The aggregate of wealth in America has also grown. For example, the wealthiest fifth of the population now collects 55 percent of total national income, considerably more than the total combined income of the bottom 80 percent, this is the highest such figure ever recorded in American. Another study by Norton and Ariely maintained that the richest 20 percent control 84 percent of the nation's wealth and the poorest 40 percent of households only controlled 0.3 percent of the nation's wealth (Bookman, 2010). In 2009 the rich were less rich however the poor are quickly getting poorer and their ranks were swelling as the middle class disappeared. Studies have determined that in countries where the income gap is great and growing, the poor suffer to a greater degree than in countries where the gap is small and this is certainly true in America where in 2009 39 million people lived below the poverty rate a little over $10,000 income per year, with estimates that this number would increase annually at 12 percent. This puts this vast population of the poor in America in dire straits, where they will be in poorer health and will die at a significantly younger age then their wealthy co-citizens.
A recent report by the International Monetary Fund destroys the myth that the current economic crisis--the worst in almost a century--was caused by wild risk taking among executives who were associated with credit --default swaps, securitized packaged mortgages, derivative products, fancy financial instruments, government intervention in the housing market or Main Street greed. It concludes, rather, that the global brush with economic depression was the result of the colossal gap in incomes between rich and working Americans. The sadly obscure paper argues that a dramatic concentration in wealth at the top--at levels not seen anywhere else in the industrialized world--created a fundamental imbalance that brought the entire system down on itself. The document shows that the origins of America's last financial implosion, in 1929, were almost identical to those of 2008. In both cases, income inequality was the culprit. And even in the collapse's wake, the chasm between the top 10 percent and the remaining 90 percent appears to be widening further.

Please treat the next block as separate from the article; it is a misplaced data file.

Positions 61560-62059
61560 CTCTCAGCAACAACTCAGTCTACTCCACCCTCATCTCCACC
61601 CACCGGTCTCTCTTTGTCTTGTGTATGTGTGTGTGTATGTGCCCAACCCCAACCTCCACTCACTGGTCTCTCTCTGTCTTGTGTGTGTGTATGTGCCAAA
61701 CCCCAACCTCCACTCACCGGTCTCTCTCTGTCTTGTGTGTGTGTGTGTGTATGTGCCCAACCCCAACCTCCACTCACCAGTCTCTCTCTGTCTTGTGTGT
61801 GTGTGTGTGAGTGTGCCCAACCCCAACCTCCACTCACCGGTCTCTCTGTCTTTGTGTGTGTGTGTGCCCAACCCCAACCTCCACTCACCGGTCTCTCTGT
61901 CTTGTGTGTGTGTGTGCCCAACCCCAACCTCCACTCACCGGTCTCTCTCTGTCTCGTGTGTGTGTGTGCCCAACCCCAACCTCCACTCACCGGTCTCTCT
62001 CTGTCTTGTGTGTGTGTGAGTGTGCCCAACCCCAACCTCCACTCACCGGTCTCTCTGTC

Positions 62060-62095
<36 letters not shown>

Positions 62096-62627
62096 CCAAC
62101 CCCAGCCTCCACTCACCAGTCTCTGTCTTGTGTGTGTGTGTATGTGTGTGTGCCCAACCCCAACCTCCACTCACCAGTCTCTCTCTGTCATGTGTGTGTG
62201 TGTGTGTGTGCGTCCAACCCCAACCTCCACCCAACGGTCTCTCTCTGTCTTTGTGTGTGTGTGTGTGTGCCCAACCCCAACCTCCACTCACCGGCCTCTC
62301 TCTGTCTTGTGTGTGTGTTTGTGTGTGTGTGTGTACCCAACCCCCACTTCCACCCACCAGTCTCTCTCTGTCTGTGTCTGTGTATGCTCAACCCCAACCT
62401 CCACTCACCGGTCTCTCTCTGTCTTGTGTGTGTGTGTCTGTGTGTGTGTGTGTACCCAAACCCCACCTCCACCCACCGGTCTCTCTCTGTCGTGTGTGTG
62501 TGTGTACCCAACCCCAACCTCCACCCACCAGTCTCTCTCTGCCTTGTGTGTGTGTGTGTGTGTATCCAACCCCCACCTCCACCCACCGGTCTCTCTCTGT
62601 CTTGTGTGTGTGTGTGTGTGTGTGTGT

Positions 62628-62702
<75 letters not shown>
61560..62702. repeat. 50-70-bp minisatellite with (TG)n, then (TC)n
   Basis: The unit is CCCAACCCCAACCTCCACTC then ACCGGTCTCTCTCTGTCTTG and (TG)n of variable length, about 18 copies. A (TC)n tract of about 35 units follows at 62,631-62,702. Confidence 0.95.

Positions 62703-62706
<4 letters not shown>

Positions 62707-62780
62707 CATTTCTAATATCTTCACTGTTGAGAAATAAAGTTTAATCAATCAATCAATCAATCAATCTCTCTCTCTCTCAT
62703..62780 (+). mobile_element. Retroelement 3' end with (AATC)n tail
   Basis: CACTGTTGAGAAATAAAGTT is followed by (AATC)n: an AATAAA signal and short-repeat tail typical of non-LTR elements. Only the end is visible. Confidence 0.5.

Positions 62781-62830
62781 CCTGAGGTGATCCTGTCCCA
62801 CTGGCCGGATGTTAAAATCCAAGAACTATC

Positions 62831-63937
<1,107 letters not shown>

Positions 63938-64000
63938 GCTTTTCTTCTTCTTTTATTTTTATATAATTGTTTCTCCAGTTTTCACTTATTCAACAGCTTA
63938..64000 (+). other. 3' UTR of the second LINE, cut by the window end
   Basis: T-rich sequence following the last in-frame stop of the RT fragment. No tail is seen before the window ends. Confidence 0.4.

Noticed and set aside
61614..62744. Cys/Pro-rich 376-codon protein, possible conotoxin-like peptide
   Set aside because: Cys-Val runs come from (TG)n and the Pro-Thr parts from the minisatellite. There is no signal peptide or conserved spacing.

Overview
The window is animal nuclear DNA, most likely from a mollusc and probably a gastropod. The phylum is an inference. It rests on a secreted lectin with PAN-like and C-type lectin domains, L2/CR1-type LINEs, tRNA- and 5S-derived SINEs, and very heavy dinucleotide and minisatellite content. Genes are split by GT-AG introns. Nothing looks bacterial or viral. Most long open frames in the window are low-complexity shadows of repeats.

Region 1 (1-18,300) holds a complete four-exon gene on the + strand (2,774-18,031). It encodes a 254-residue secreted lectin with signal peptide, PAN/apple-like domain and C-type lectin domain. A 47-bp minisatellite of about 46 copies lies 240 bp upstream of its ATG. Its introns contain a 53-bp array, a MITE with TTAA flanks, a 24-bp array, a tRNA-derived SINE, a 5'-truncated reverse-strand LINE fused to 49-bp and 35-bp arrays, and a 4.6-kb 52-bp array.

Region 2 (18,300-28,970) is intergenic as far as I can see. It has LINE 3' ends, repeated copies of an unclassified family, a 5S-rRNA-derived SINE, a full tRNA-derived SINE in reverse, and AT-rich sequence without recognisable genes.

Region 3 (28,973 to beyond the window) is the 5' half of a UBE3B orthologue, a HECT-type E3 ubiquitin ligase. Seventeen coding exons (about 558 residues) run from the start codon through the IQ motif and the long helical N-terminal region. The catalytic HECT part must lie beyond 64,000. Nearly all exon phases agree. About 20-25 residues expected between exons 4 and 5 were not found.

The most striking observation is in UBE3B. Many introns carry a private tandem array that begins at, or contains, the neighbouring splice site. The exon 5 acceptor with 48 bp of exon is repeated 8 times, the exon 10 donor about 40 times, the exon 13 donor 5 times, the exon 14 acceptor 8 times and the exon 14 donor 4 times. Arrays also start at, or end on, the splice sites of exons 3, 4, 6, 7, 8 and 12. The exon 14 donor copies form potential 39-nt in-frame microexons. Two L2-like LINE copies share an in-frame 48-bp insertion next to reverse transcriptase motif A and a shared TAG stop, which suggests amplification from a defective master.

What are the consequences of this growing gap between the rich and poor? Story (2010) suggests that income disparities before the crisis of 1929 and 2008 were strikingly similar and were the greatest in approximately the last 100 years. She says, "In 1928, the top 10 percent of earners received 49.29 percent of total income. In 2007, the top 10 percent earned a strikingly similar percentage: 49.74 percent. In 1928, the top 1 percent received 23.94 percent of income. In 2007, those earners received 23.5 percent." This suggests that when the rich are lining their pockets they do so at the expense of the poor. We see ample evidence in 2008 as the wealthy benefit from outsourcing, off shoring and other cost cutting activities and American workers lose good paying jobs and benefits or become unemployed and the ranks of the poor swell. Mubarak and his wealthy cronies failed because they had too few puppets. He had no tea party-ites or right wing demigods who love the "rich and famous."
Arango, T. & Creswell, J. (2008). Goodbye to All That. New York Times, Sunday Business, October 5, 2008, p. 1.
Bloomberg News (2010) Top-Earning U.S. Households Averaged $345 Million in '07. 2/18/10. New York Times Business, B11.Bookman, J. (2010) Show me the money? Here it is October 8, 2010, Retrieved from: Jay click here
Story., L. (2010) Income Inequality and the Financial Crisis. 8/21/2010 NY Times Retrieved from: http://www.nytimes.com/2010/08/22/weekinreview/22story.html?_r=1